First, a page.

Chief of Party of the World Council of Credit Union (WOCCU), Patrick Muriuki, has reaffirmed the organization’s commitment to support Liberians through a model credit union program in the country.Mr. Muriuki, who is also the project director of Microlead, a Credit Union Revitalization Program in Liberia, said though WOCCU is there to help the Liberia Credit Union National Association (LCUNA), stakeholders, including development partners, it also needs to maintain the revitalization process and represent the credit union movement in international forums.“To stakeholders, regional credit unions, too, need your support now more than ever to continue to offer financial services to farmer cooperatives, savings clubs and village savings and loan associations in communities that have no access to formal banking services,” he said at the close of an annual assembly held in Ganta, Nimba County, on May 25.He told the assembly that all credit unions in the country must support the Board and management of LCUNA through due payments and participate in training activities offered by LCUNA so that their apex body can continue to advocate for them.“As you are aware, WOCCU began operations in Liberia in May 2013 and was mandated to renovate and equip the LCUNA building, construct and equip 4 regional credit unions, connect 40,000 new members to financial services and mobilize US$3.5 million in savings and loans,” Mr. Muriuki recalled.The WOCCU boss also said LCUNA, Regional Credit Unions (RCU) and other associations have received training on credit administration best practices, governance, and strategic planning in Liberia, Ghana, Rwanda and Sweden.Besides these constructive networks for LCUNA and RCU, the Microlead Program is constantly working on product development and diversification for loans (5 loan products) and deposits (6 deposit products). Insurance and salary payment services have commenced being offered at Region one (Bomi) and Region two (Grand Bassa) RCUs, and will be extended across the remaining RCUs as demand increases, he indicated. The RCUs are also mobile money agents and have been providing mobile money services to their communities since May 2014 (with an average of 2,577 transactions to date per RCU).The Microlead Program, according to him, has come to an end. “We are spending the next couple of weeks to link the regional credit unions and their members to other development partners in the country that have newer innovative programs in their regions,” he said. “I would like to encourage all credit union leaders that have more than 300 members to apply for a license from CBL. “When your credit union is licensed by the Central Bank, many institutions and development partners will begin to have confidence in your credit union,” he said.Mr. Muriuki thanked the Liberian government for creating an enabling environment for the operation of community-owned financial institutions that contribute to the development of the country’s economy.Meanwhile, WOCCU, with MasterCard Foundation funding through UN Capital Development Fund (UNCDF), has partnered with the LCUNA to rebuild the credit union sector of Liberia. WOCCU also promotes sustainable development of credit unions and other financial cooperatives around the world to empower people through access to high quality and affordable financial services.Share this:Click to share on Twitter (Opens in new window)Click to share on Facebook (Opens in new window)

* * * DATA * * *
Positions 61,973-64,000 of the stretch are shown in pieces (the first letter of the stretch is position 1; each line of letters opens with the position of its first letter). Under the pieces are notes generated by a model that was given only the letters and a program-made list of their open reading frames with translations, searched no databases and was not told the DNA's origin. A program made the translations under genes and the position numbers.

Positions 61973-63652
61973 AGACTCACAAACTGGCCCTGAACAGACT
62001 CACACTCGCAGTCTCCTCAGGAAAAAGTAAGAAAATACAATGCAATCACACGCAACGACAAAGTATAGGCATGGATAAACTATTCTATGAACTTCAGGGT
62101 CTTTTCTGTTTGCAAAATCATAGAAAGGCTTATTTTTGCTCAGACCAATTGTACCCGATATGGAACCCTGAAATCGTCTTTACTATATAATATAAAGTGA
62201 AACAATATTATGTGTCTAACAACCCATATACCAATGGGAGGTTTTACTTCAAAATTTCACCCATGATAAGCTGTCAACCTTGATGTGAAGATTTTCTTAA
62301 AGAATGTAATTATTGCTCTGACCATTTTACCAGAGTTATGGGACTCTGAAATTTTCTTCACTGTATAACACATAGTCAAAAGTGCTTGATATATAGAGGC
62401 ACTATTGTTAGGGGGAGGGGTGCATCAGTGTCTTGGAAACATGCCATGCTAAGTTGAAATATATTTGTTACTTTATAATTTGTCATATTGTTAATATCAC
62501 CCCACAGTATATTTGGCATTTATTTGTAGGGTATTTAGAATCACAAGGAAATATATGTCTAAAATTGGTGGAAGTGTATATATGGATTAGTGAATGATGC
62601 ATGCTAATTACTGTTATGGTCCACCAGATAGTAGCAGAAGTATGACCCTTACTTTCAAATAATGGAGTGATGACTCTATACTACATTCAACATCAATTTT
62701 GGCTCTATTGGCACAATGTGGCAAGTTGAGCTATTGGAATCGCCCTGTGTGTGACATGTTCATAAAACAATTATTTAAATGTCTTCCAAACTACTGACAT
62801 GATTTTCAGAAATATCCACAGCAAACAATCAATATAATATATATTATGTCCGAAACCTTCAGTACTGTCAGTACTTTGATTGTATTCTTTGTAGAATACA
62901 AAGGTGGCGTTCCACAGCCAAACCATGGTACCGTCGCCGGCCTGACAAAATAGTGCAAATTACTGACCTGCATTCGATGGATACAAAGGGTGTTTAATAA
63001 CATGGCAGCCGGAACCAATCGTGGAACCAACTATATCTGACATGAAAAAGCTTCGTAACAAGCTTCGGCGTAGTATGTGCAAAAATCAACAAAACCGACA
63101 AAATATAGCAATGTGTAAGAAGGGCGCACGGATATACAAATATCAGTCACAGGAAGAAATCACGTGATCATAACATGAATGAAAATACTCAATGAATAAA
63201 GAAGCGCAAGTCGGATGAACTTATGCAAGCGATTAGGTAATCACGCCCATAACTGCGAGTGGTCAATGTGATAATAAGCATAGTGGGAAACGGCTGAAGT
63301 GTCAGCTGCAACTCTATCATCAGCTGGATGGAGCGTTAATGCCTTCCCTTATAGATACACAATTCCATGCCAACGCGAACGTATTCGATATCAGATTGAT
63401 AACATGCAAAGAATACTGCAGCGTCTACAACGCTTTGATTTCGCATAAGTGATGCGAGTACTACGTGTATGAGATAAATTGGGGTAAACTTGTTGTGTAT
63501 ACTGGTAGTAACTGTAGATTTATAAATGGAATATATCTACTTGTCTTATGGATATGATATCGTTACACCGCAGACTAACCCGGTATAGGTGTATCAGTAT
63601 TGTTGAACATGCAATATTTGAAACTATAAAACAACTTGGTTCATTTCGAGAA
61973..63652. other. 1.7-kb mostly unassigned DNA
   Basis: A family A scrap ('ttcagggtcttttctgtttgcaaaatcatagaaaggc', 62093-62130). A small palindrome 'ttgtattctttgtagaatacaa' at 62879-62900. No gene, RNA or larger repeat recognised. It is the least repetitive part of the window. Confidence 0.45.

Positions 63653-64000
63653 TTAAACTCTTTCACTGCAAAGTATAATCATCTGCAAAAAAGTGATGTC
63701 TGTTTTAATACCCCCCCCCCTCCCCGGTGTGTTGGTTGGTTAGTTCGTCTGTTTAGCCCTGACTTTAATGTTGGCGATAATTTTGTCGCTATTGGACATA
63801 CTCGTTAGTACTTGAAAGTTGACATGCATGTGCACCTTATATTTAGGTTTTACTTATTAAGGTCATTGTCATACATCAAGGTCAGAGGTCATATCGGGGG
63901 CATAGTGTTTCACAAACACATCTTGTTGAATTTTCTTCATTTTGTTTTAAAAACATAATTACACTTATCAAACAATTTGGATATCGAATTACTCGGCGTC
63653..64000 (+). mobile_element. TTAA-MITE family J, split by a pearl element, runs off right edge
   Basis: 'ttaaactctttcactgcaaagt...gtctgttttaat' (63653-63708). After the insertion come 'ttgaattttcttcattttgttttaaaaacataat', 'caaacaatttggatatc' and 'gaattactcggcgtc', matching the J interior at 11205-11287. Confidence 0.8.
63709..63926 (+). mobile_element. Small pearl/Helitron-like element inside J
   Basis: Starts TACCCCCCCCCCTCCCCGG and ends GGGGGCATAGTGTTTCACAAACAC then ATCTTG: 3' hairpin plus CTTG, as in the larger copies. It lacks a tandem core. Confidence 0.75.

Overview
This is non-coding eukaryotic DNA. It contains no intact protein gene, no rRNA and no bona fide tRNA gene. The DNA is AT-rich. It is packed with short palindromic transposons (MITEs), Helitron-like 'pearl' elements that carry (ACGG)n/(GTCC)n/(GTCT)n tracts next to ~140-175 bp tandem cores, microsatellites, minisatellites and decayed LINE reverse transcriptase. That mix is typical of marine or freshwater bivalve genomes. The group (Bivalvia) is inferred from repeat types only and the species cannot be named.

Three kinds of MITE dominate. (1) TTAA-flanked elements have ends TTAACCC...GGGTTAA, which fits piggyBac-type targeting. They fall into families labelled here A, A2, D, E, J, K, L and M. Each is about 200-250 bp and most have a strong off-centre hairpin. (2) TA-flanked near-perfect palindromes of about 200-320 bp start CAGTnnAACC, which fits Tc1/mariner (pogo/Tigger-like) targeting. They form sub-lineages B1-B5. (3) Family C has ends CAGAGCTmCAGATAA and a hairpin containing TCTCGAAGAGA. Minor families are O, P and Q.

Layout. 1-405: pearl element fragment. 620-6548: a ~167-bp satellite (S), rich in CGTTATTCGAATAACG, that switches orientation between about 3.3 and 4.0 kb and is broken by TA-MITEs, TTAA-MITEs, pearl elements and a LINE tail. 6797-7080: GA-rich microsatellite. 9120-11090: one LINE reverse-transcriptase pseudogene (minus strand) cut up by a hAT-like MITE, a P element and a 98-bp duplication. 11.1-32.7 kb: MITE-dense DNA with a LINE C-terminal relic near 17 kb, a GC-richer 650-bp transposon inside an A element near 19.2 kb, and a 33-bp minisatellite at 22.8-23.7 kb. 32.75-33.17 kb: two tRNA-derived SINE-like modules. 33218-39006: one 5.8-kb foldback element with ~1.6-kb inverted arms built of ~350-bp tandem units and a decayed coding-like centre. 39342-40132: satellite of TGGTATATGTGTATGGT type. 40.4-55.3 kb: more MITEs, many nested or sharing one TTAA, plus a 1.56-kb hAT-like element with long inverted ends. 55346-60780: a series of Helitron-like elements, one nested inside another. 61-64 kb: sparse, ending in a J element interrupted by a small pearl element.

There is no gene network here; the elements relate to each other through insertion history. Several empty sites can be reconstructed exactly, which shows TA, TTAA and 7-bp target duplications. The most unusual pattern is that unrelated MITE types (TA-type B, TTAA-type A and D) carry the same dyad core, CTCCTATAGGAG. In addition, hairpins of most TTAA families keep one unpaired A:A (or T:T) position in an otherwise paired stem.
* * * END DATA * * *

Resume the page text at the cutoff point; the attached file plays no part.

…residents calling for Govt’s interventionThe Itaballi to Puruni road in Region Seven (Cuyuni-Mazaruni) is yet again in a deteriorated state and residents and miners who traverse the road which serves as the only entrance and exit to various sections of the region are calling on the authorities to intervene now as the road has become impassible.The deteriorated state of the Itaballi to Puruni road which miners are forced to endure in seeking their livelihoodMiners are being forced to suspend their operations at various intervals owing to the deteriorated roads in the area. The miners made calls on the Government to correct the problem so they can earn a livelihood without hindrance.This road, which is the gateway to Guyana’s mining sector, sees thousands of persons traversing on a daily basis to get into various backdams to mine.Several of those miners reached out to Guyana Times on Monday to highlight the plight they are facing in seeking their daily bread.A gold miner, Trevor Alphonso, who was left stranded on the road right through Friday night after his pick-up became stuck on the trail told Guyana Times that he was on his way out of the backdam as he received news that his son had fallen ill. He said that he was aware of the state of the road but was willing to make the effort to get home to his son at any cost.“When I spoke to my wife Friday morning and she told me my son wasn’t well I got worried and like any father, I started to make my way out. My pick-up got stuck and I left stranded for hours before a truck pass and assisted me. We all need to work. We know the condition of the road but we can’t just stay at home waiting for the Government to fix it. We would all die out because the Government don’t care about the people. Once their pocket full that all they interested in,” he said.Alphonso added that several times, he and other miners brought this issue to the attention of the regional authorities, who always say that they have been informing Central Government as it is their responsibility to repair the road.“Every time we bring it up and complain, the only thing they say is that it’s up to Central Government. They claiming they keep reporting to Infrastructure but nobody has ever responded or even visited. But they are boasting about outreach and outreach and fooling up the people, this Government care nothing about the people. We all know that”, Alphonso stated.Another miner, Jerrick Amos, who also spoke to this publication explained how the condition of the road is affecting his ability to work and provide for his family. He noted that the road has been in this atrocious state since February and no visit was ever done nor was any effort made to carry out any works on the road. He described the situation as hazardous and very frustrating. “I can’t work as I use to, I am lucky if I get a good trip in there in a week. When the gold slow I take in fuel to sell and the struggle that it is to reach in there and the damages to your vehicle it’s like you’re working at a loss but we all need to live, we need to earn to take care of our responsibility. The Government isn’t helping the situation at all. They making life harder than it is already. I would like them to see this story and see the pictures and I hope it touch them and they decide to pool some resources here,” Amos said.Other miners and business operators who were forced to halt their operations pointed out that the road has been neglected for more than a year and deteriorated to this state over the past few months. They also called on the Ministry of Public Infrastructure to make an urgent intervention and arrange the much-needed repairs for the road soon.